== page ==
The introduction of Royal Signals Infantry Support Teams, which are being rolled out to all 37 infantry battalions over the next year, will …
The introduction of Royal Signals Infantry Support Teams, which are being rolled out to all 37 infantry battalions over the next year, will enable battalions to conduct a greater level of signal training, such as the Tac Signaller Course that soldiers from 1st Battalion The Rifles recently took part in.
The pilot course was designed to provide a more advanced level of signal training at the section/fire team level, prior to their deployment to Afghanistan later in the year.
During the four-week course 20 Riflemen from across the battalion were trained on cutting-edge communications equipment that allows them to speak direct from the battlefield to support units such as mortar teams and casualty evacuation helicopters.
Sergeant James ‘Nic’ Nicholl of the Royal Signals, who ran the pilot course, said:
The requirement was driven by realities on the ground in Afghanistan.
There has been a push for it because of the improvements in communications kit. Faster and more accurate communications is what Tac Signallers bring to the unit.
Each signaller is also trained as a team medic, allowing them to provide medical teams with more details on the condition of casualties:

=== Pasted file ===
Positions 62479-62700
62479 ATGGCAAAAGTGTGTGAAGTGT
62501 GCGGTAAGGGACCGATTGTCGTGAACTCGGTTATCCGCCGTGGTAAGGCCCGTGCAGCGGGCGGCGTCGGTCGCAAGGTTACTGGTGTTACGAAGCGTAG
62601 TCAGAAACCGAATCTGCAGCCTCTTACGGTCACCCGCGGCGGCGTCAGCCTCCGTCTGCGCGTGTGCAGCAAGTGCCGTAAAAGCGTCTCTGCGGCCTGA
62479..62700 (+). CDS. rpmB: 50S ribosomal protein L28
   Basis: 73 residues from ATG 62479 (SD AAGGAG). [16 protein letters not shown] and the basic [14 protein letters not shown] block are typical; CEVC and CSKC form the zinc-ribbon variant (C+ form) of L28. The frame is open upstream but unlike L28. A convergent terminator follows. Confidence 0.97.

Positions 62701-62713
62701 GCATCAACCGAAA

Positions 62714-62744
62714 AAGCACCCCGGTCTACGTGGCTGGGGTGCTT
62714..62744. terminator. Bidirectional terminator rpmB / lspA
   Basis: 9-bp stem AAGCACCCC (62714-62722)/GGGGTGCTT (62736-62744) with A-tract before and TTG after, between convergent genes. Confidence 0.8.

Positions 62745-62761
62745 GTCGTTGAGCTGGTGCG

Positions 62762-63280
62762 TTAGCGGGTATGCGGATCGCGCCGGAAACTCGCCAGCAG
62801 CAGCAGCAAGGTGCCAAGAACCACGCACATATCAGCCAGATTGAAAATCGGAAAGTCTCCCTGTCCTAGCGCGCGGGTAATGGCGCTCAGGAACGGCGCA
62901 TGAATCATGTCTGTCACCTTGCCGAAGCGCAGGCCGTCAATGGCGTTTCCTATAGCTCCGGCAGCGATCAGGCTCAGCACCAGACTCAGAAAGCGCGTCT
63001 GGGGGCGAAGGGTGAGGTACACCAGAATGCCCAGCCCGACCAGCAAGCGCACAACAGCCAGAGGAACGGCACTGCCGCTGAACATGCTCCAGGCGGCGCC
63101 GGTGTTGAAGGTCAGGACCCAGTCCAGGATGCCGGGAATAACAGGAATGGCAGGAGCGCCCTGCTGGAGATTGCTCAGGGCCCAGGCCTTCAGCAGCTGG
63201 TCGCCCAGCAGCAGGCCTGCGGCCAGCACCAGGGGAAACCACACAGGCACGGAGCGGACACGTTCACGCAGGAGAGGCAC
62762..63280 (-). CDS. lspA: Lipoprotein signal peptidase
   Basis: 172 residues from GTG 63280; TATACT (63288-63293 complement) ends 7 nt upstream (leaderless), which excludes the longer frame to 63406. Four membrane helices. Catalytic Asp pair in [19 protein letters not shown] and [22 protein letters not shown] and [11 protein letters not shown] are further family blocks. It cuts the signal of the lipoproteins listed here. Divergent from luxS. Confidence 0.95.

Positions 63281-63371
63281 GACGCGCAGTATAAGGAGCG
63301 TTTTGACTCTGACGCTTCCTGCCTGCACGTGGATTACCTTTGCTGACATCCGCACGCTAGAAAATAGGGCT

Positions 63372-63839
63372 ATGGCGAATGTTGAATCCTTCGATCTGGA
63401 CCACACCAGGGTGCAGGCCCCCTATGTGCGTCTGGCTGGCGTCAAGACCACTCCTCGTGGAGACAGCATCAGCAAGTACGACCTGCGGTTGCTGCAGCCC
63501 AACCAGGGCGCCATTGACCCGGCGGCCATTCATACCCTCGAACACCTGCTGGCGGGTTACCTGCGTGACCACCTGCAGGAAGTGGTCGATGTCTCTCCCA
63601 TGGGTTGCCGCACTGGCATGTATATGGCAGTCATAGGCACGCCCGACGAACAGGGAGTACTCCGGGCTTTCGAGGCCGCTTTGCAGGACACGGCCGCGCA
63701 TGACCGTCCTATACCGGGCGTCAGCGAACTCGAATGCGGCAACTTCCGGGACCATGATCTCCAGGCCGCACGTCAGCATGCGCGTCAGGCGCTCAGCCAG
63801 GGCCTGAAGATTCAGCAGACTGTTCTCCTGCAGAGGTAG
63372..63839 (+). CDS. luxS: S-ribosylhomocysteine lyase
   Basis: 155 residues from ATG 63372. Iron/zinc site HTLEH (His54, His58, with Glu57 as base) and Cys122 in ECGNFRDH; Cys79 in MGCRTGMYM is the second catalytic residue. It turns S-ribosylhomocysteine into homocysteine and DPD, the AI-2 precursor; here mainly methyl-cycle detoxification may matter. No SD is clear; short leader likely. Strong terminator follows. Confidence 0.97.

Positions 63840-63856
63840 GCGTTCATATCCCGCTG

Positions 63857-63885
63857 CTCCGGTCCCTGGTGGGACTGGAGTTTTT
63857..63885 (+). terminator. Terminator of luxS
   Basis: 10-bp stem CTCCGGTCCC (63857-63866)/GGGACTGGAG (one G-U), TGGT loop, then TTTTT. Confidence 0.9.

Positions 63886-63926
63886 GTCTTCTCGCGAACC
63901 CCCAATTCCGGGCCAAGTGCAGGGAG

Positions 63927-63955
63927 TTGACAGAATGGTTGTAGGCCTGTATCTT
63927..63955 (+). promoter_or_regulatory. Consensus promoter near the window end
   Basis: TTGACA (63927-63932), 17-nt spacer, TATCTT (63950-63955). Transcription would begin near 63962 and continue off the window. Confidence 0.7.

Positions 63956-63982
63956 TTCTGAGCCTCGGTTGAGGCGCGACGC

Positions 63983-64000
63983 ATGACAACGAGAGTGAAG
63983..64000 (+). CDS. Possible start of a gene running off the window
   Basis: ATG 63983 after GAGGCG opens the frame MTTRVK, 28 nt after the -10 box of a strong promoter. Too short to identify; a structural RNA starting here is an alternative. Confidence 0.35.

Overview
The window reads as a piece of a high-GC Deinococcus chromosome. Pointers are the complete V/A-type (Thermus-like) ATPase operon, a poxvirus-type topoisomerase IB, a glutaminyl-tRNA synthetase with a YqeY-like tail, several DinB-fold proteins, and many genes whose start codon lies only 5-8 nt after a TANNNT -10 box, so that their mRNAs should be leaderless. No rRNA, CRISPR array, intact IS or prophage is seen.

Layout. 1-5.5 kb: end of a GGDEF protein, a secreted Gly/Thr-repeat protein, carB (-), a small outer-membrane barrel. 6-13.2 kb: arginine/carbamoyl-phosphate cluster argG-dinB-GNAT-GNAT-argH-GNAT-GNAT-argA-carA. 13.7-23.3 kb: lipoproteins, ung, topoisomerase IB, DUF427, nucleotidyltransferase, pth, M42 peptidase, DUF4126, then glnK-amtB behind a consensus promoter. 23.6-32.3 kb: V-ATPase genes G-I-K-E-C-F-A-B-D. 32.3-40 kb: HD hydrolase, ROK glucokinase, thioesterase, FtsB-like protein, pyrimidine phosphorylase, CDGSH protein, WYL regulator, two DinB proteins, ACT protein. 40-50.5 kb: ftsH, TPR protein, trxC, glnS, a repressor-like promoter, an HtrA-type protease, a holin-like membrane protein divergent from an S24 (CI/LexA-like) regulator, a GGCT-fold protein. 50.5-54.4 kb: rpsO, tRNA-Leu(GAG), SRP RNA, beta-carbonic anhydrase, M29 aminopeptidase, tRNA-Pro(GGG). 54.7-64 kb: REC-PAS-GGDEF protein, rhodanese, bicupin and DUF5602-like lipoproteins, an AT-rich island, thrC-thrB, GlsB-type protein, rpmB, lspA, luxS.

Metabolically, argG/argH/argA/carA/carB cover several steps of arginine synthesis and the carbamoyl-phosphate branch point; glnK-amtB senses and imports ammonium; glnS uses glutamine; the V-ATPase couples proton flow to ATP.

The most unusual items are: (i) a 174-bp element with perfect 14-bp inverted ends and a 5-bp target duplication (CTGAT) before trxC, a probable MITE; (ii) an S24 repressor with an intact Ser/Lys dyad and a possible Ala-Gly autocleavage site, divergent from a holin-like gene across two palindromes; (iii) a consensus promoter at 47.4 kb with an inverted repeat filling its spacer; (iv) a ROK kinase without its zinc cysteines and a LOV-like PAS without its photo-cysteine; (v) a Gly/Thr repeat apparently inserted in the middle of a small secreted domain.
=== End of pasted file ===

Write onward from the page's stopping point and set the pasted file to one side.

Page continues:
One of the areas it will definitely improve is extraction of casualties,” said Sgt Nicholl. “As well as sending a nine-liner [call for medical evacuation], patrols can now communicate direct to helicopters at a much earlier stage of the extraction.
The speed of getting casualties off the battlefield is bound to increase.
Having better trained radio operators also frees up section commanders to concentrate more on winning the firefight and less on radio traffic, Sgt Nicholl said.
The battalion is now aiming to hold two more courses before deploying to Afghanistan:
This will create 50 Tac Signallers in the battalion and will allow every patrol to have one,” Sgt Nicholl said.
The concept is now being evaluated and may be rolled out across other infantry battalions via their respective Royal Signals Infantry Support Teams.